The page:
We were so young. Good grief, I had only been married just over a year and at the reception I was sitting with three couples who had each been married for over 50 years! I remember saying, “There are over 150 years of marriage experience here!” Two of those couples were Anna’s grandparents. All four of Anna’s grandparents have passed away since then. Again, time flies.

Marriage and Time – Two great gifts from God.

There’s not much of a point here except that marriage is such a special gift given to us by God. So is time. Put both marriage and time into the hands of people who value both and you have one special relationship.

My parents will be celebrating their 50th in 2018. Anna’s parents will celebrate their 44th anniversary this year in November. Again, time flies. Tom, my father-in-law, will say this year that “the first 44 years are always the hardest.” Last year it was the first 43. He has said that every year that I can remember on their anniversary. Of course, he says it with tongue in cheek, but he is saying that marriage takes a ton of work and commitment. And a lot of love.

Happy Anniversary, Jason and Karen! You are such a blessing to have as family, as brethren in Christ, and as best friends to Anna and me.

My “Perfect” Life

Happy Anniversary – My “Perfect” Life

All you married couples, have you ever felt the pressure? You know what pressure I mean, the pressure for a “perfect” relationship. And “perfect” is defined in many different ways by many different sources. It starts when we are very young, watching all the Disney movies where the characters find their “one true love” and live “happily ever after”. Every young girl grows up looking for her knight in shining armor to sweep her off her feet. The pressure continues to be applied by romance novels, romantic comedies, TV sitcoms, reality TV like the Bachelor, and every other form of media you can think of.

By the time we are young adults we’ve been convinced that there is one true “soulmate” out there for us and like Jerry Maguire we want the one person that “completes us”. Once we meet that special someone our attention turns to the “perfect” proposal (captured on video and spread over all forms of social media), the “perfect” wedding with the “perfect” dress, etc., etc., etc. As newlyweds we expect every day to be filled with romance and excitement and adventure and passion. As we live our lives and experience the reality of hardships and struggles, the “perfect” relationship continues to be thrown in our face by all our friends on Facebook who have better houses, better vacations, better kids, better cars, better, better, better.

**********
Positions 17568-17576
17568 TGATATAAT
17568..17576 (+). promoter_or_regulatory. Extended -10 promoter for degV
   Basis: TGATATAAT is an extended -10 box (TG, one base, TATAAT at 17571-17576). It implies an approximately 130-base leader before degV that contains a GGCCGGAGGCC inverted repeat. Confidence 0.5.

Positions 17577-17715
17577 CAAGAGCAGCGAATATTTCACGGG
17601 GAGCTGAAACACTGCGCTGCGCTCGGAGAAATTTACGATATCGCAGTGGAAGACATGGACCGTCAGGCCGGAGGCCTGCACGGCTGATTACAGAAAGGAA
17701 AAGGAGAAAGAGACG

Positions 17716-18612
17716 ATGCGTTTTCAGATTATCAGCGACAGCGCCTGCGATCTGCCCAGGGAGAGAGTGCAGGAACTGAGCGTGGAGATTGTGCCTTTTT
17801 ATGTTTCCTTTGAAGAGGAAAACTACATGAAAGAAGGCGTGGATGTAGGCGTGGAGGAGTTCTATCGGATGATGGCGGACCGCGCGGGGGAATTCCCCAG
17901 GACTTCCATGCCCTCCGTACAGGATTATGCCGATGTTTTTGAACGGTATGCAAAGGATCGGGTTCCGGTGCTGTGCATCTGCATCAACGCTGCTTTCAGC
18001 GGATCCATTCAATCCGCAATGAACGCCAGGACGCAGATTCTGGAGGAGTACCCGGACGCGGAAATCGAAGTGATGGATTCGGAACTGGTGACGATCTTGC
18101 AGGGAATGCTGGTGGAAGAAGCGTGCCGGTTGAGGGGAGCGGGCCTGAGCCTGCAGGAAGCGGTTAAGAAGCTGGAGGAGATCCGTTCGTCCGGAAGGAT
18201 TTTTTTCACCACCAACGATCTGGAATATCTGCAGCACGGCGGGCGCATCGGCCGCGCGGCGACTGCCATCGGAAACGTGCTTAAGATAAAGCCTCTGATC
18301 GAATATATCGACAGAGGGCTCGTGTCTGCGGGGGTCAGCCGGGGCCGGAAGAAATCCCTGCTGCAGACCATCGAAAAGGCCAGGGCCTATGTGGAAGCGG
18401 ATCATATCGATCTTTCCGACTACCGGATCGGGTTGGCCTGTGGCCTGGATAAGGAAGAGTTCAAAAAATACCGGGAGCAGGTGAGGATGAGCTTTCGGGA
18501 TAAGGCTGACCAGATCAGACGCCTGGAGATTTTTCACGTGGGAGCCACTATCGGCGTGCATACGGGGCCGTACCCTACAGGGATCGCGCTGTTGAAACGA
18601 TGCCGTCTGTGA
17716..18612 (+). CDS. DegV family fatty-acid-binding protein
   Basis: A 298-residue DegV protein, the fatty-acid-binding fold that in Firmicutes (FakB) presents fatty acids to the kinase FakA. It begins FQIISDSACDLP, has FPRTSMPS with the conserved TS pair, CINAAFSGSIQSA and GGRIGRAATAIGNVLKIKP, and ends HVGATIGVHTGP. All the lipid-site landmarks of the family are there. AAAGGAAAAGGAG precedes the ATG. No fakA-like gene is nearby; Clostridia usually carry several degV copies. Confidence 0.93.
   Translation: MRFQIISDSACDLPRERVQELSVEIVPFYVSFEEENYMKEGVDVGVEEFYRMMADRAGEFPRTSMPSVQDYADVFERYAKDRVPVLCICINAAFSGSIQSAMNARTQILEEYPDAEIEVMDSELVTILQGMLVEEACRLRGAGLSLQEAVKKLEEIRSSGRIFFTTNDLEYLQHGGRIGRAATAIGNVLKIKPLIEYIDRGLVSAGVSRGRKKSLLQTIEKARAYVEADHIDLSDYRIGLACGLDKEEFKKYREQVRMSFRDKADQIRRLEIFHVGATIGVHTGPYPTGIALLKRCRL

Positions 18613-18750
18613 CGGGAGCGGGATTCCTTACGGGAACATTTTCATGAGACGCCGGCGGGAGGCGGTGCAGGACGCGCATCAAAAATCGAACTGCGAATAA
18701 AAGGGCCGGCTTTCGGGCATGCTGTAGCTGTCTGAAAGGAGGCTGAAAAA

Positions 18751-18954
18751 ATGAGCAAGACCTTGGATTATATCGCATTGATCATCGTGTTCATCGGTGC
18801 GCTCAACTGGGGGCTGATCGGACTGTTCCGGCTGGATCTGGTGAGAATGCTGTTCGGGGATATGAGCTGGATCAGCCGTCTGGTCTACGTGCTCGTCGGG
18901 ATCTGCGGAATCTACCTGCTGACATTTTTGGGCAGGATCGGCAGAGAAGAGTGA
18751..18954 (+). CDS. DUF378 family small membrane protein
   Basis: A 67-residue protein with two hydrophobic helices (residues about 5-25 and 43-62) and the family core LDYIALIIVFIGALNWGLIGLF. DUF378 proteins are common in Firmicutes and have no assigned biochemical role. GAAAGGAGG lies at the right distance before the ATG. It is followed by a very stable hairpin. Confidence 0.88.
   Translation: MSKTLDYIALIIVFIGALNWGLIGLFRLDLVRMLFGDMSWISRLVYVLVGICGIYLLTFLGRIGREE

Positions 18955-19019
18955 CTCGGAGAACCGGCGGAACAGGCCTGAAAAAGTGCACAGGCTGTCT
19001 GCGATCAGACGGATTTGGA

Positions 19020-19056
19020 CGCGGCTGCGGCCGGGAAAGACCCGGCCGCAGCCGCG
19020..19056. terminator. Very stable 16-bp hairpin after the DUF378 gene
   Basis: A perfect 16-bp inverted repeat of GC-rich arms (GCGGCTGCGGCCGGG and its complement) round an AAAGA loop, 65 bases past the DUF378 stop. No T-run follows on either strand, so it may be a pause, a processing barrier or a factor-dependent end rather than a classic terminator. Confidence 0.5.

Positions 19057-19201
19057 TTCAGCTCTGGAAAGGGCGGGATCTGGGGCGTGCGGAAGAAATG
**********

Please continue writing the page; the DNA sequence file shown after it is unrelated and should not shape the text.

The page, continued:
We live our lives buying into this illusion of the “perfect” relationship, wondering what is wrong with us or with our spouse. We might even start playing the game ourselves, presenting our own relationship as some fairy tale story where every day is better than the last. Unfortunately reality will eventually overwhelm the illusion and that is when many people quit, get divorced, and start looking for someone else…their new true soulmate that actually completes them…this time…not like last time…it will be different…you’ll see.

19 years ago, on August 2, 1997, Kristine and I were married in Livonia, MI. Over the last 19 years I’ve learned a great deal about the “perfect” relationship and I’d like to share my insights. Let me start with a little transparency, at the risk of TMI, and shed some light on Kristine’s knight in shining armor.

  • I’m pretty disgusting. For example, I can go for a long run in 90 degree heat with 65% humidity and be perfectly content not showering for the rest of the day. I know some of you gagged when you read that.
  • I’m pretty sure I’ve got ADHD. At any given moment I’ll have 5 or 6 projects going that I’m “really, really excited about” and I’ll usually complete at least two of them. Kristine is constantly putting up with my “passion of the week”. I’m like a squirrel on crack.
  • I sure can be a big moody baby. I’ll be going along all happy go lucky and one thing won’t go my way and I can turn into a little spoiled brat.
  • I’m a bit of a control freak. And when I say “a bit” I mean I really, really, really like to be in control. You can all imagine how much fun that is to live with.

Now I could go on and on, but you get the picture. I could also list just as many of Kristine’s more “charming” characteristics that are such a joy to live with (sarcasm intended), but I’ve already told you I’ve been married 19 years so I’m not stupid enough to do that. In addition to listing some difficult personality traits, I could tell of fights and arguments and struggles and sin and selfishness and bitterness and all the other experiences that make up a marriage with any mileage behind it. But with all that being said, we still have the “perfect” relationship and let me define that for you.

Our relationship is perfect because no matter how bad the fight or how big the disagreement, I know that even if we have to walk away for a bit that we will come back together and work through it. It is perfect, not because every day is warm and fuzzy but because every day is filled with the little sacrifices that demonstrate love.

I see perfection when Kristine takes a deep sigh and cleans my crumbs off the counter even though she’s asked me a thousand times to clean up after myself. I notice perfection when she’s had a rough and chaotic day and I stop what I’m doing to do the dishes and sweep the floor because I know that those two things will bring a sense of order back to her life. The perfect relationship is when we laugh during the mundane routines of life and we turn a trip to the grocery store with no kids into a “romantic” date night.

Our relationship is perfect because we are learning to let go of ridiculous expectations and show each other grace. Our relationship is perfect because when I look back over 19 years I see failure and sorrow and disappointment and frustration, but most of all I see growth. Our relationship is perfect because Kristine loves God more than she loves me. Our relationship is perfect because I love God more than I love her. Our relationship is perfect because we are committed to Christ and to each other no matter what comes our way.